In a report on six Clinton supporters in LaCrosse, WI, who shrugged off the Monica Lewinsky scandal, PBS Jim Lehrer Newshour made a point of emphasizing that one of the six was “a devout Catholic.” No one else’s religion was mentioned.
Fox Channel’s “Mad TV” featured a skit for “Mother Teresa Beer” in which advertising executives deliberate how to market the product. During the skit, Mother Teresa was pictured holding a mug of beer in each hand, and Mother Teresa Beer was described as the “Mother Superior of all beers; made from virgin hops, it’s not just a beer, it’s a miracle.” One participant declared that research shows “100% of alcoholics are Catholic,” and that “all problem drinkers come from Catholic families.” Another observed that “Mother Teresa saved lives, now she’s selling beer,” prompting talk of putting a starving child on the label. The one practicing Catholic portrayed as objecting to the marketing campaign, after being told of the product’s huge advance sales, changed her mind, and even suggested putting a leper on the label.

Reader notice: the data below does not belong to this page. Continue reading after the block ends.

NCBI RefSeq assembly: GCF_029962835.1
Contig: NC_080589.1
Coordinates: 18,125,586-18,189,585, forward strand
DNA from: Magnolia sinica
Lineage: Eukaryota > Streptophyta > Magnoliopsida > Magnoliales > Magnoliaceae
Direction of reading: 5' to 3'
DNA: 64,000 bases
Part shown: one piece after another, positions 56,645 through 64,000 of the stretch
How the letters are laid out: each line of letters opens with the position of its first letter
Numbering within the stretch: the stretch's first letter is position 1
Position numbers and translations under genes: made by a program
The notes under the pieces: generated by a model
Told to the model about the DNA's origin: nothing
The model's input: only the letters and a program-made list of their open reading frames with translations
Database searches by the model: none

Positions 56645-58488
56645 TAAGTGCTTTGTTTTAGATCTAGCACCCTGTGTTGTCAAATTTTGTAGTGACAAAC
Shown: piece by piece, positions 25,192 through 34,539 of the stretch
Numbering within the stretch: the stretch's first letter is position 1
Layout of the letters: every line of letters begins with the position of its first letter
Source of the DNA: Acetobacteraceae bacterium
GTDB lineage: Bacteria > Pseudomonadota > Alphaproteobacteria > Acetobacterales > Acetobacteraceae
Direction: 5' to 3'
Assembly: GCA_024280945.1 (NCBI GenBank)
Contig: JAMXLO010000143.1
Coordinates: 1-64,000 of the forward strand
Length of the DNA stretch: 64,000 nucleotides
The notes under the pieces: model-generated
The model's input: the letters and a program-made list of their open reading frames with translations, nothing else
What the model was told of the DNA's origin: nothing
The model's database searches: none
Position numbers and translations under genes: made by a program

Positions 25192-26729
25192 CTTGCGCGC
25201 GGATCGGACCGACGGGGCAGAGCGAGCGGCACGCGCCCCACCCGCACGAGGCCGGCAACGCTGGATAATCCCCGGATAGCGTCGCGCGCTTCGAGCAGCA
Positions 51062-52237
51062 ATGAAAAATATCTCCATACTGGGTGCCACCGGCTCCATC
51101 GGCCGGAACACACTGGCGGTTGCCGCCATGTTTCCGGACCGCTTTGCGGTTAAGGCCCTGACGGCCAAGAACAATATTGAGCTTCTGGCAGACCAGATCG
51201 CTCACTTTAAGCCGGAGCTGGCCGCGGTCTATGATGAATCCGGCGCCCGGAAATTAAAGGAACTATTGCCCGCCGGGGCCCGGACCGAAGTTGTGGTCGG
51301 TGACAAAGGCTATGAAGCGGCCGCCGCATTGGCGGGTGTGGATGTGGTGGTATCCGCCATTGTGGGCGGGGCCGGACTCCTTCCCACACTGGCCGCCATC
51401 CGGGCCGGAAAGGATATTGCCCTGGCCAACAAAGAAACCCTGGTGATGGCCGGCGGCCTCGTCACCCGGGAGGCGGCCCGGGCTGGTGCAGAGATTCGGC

Columbus, OH – WCMH-TV, in a piece exploring the origins of superstition about Friday the 13th, interviewed a person who “works in a metaphysical shop.” His explanation was that “It was on a Friday, the 13th, that a lot of people were slaughtered for not practicing the Catholic religion.”